Transportation

Sacramento erased crosswalk two months before woman, child were struck by hit-and-run driver

‘We’ve seen many accidents here. This should not happen.’

Witness Bernard Perez talks about a hit-and-run on Freeport Boulevard that injured a woman and a child. He says traffic problems are common.
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Witness Bernard Perez talks about a hit-and-run on Freeport Boulevard that injured a woman and a child. He says traffic problems are common.

Pedestrian advocates and residents are asking why Sacramento recently removed crosswalk markings from the intersection where an older woman and young boy were critically injured Wednesday.

An unidentified 71-year-old woman and 6-year-old boy were struck in the intersection of Freeport Boulevard and Oregon Drive just before 3:30 p.m. Wednesday by a hit-and-run driver.

The driver left the scene, but hours later, a 22-year-old man turned himself in to Sacramento police and has been booked for felony hit-and-run.

The incident occurred on a busy south Sacramento thoroughfare with two lanes of vehicle traffic flowing in each direction, plus left-turn lanes from Freeport onto Oregon.

City employees two months ago removed two long-standing crosswalks from the intersection with little mention of the change. Some Hollywood Park residents on social media questioned whether the removal was appropriate and if the city considered alternatives, such as a beacon that flashes red for cars when a pedestrian pushes a button to cross.

Kirin Kumar, executive director of the WALKSacramento pedestrian advocacy group, said he wants to know why the city isn’t considering other less expensive safety enhancements at Oregon Drive, such as safety signage, a pedestrian safety island or sidewalk bulb-outs at the corners to reduce the distance pedestrians have to walk through traffic.

Sacramento officials on Thursday defended the change, saying city standards indicate a crosswalk is dangerous at high-volume streets if no other safety enhancements are present, such as a traffic light.

City spokeswoman Marycon Young said in a statement to The Bee that the crosswalk alone “may give pedestrians a false sense of security when in fact the pedestrian and the motorist need to be vigilant and be sure that both see each other. The distance available for a vehicle to stop and the driver’s ability to see a crosswalk are other considerations.”

The city made the decision after a citizen complained that it is difficult and dangerous to cross there.

“We found the marked crosswalk did not meet our standards,” city traffic official Ryan Moore said. “Our standards dictated removing the crosswalk or building enhancements.”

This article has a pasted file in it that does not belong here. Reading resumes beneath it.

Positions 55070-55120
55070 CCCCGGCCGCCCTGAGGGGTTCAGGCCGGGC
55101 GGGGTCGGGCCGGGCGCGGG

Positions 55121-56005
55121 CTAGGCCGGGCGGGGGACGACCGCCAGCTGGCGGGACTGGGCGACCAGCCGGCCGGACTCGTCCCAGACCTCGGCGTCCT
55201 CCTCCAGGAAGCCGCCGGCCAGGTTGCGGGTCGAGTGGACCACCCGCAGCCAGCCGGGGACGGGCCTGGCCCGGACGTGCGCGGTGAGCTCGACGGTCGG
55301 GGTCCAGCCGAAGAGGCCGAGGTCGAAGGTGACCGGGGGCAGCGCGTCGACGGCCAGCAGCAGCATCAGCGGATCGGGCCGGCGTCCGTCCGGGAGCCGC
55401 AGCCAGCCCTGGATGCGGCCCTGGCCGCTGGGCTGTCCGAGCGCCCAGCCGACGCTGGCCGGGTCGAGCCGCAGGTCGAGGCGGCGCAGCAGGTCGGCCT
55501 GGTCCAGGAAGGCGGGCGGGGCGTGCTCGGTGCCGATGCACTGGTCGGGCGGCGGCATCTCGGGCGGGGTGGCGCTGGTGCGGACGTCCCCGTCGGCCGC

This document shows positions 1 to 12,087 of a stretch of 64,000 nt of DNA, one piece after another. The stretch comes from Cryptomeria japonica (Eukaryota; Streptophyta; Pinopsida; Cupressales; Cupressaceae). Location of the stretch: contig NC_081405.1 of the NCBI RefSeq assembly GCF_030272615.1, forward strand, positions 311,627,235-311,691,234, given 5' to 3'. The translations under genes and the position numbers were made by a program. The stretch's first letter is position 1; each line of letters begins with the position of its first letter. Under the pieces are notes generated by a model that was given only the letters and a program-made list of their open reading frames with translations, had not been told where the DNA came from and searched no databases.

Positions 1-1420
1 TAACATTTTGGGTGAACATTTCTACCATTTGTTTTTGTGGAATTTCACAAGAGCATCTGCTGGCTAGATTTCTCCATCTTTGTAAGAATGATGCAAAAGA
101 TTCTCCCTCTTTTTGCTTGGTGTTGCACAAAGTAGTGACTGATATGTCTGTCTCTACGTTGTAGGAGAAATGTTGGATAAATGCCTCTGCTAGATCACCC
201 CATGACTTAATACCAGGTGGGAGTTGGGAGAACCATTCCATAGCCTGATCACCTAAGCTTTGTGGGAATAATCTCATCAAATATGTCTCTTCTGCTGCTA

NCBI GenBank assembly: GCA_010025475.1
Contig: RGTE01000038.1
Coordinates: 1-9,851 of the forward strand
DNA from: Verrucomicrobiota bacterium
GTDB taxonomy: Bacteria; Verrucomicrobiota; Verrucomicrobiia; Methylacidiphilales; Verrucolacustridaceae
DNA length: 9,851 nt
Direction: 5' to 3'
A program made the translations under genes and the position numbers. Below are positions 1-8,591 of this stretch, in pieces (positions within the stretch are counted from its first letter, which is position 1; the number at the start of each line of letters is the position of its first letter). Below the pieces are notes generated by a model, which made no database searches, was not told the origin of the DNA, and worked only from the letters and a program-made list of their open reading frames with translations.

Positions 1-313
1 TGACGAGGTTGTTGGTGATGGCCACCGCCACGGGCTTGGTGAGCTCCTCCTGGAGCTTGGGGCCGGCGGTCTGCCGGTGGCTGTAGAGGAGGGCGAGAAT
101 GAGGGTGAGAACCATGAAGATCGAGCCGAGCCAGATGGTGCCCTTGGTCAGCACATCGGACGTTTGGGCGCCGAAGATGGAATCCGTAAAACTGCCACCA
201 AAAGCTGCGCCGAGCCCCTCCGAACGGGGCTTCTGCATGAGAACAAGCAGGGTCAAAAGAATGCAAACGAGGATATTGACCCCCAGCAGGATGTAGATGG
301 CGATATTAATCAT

The city did not have the money to add a traffic light, Moore said. Traffic signals cost $500,000 or more.

Pedestrians have the legal right to cross at any intersection, whether or not crosswalks are painted on the ground. Cars must stop for crossing pedestrians under state law.

Moore declined to say whether the city was trying to discourage people from crossing at Oregon Drive. The two nearest signalized intersections are to the north and south at a distance beyond two football fields.

Moore said the intersection has not had any pedestrian injuries in the last five years, but there have been four car crashes, two involving drunken driving.

“I have a lot of questions for the city on how it makes its decision on how to eliminate the crosswalk,” Kumar said. “I agree that simply a crosswalk across five lanes of 35 mph traffic is not safe. My question is around process.”

Jim Brown, head of Sacramento Area Bicycle Advocates, said Freeport is troublesome at points for both pedestrians and cyclists.

“Freeport is a busy street with long blocks which encourages higher speeds,” Brown said. “At Oregon, you kind of have to make a run for it.”

The city has been working on a safety program called Vision Zero to identify its most dangerous streets and to begin searching for funds to make many of those streets safer. The Freeport Boulevard corridor, which runs north-south from downtown through southern neighborhoods, has been listed on the city’s Vision Zero website as one street on its “high injury network.”

Last year, the city reduced traffic lanes on Freeport north of Wednesday’s crash site, adding bike lanes as well as a beacon that flashes lights when a pedestrian wants to cross.

Tony Bizjak: 916-321-1059, @TonyBizjak

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